Clementine Hunter, Louisiana Artist
Possibly Louisiana’s most famous artist, Clementine Hunter was born in 1886 at Hidden Hill Plantation and spent most of her life at nearby Melrose Plantation in the Cane River region in Louisiana owned by John and Carmelite (“Miss Cammie”) Henry She worked as a field hand and was proud she could pick 250 pounds a day (a single cotton boll weighs about 0.15 oz). She bore seven children and on the morning before giving birth to one of them, picked 78 pounds of cotton.
In middle age, Miss Cammie brought Clementine into the Big House to cook and clean. There she met Alberta Kinsey, a New Orleans artist who inspired Clementine to paint. In her words, ”
“..in the 1930s Alberta Kinsey came here…to paint and I had to
clean up her room. She gave me some old tubes of paint to throw in the trash, but I didn’t pay her no mind. I kept them and tried marking up some pictures in my cabin.”
Hunter painted what she knew; plantation life in the early 20th century. Although records were not kept, she may have produced as many as 10,000 works on canvas, bottles, boards, jugs, spittoons, lampshades and whatever else captured her fancy. She also produced quilts, pottery and needlepoint. Many were originally sold for a few dollars or less. Neither she nor any of her children ever owned any of her paintings – she either sold them or gave them away.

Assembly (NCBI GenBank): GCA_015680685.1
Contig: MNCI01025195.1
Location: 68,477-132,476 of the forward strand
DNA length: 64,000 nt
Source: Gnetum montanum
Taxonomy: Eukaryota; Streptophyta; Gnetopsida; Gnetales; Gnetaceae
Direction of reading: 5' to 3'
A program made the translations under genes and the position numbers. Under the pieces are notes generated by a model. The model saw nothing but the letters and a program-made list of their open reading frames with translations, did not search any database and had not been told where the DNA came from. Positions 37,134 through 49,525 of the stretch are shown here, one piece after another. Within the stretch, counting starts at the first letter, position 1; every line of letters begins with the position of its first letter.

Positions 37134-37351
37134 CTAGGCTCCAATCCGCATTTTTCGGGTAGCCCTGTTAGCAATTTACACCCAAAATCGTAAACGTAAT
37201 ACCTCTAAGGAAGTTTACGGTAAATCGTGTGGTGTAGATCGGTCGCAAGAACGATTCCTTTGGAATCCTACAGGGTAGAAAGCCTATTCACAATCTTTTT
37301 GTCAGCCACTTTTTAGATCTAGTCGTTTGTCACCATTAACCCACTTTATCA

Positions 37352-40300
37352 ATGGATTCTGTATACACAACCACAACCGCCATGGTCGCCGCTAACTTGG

Clementine Hunter achieved significant recognition during her lifetime, including a letter from President Ronald Reagan and an invitation to the White House from U.S. President Jimmy Carter (which she declined). She was the first African-American artist to have a solo exhibition at the Delgado Museum (now the New Orleans Museum of Art) . Radcliffe College included her in its “Black Women Oral History Project (1980). Northwestern State University of Louisiana granted her an honorary Doctor of Fine Arts degree in 1986 and Louisiana governor Edwin Edwards designated her a state honor. One of the more well-known displays of Hunter’s artwork is located in African House at Melrose Plantation.
Clementine Hunter died on January 1, 1988 at the age of 101, outliving most of her children. She never learned to read or write and taught herself to paint.
5 thoughts on “Clementine Hunter, Louisiana Artist”
Reblogged this on ArtReach at Home and commented:
Thanks Louise Canfield for this great post about one of the South’s best known African American artists Clementine Hunter. Hunter worked hard all her life. Her joy was in making art. Art still refreshes the spirit! Visit Real Southern, Real Women blog to read more.
I love this post, Louise. I am sharing it on my Facebook page!
Thank you! She’s one of my favorite artists. Interestingly, I have found recently that there were other women who painted similarly but their work got overlooked.
Reblogged this on LEE LEE LIVE and commented:
She was a gift. Since writing this, I have discovered other black artists working in the same genre that we never heard about.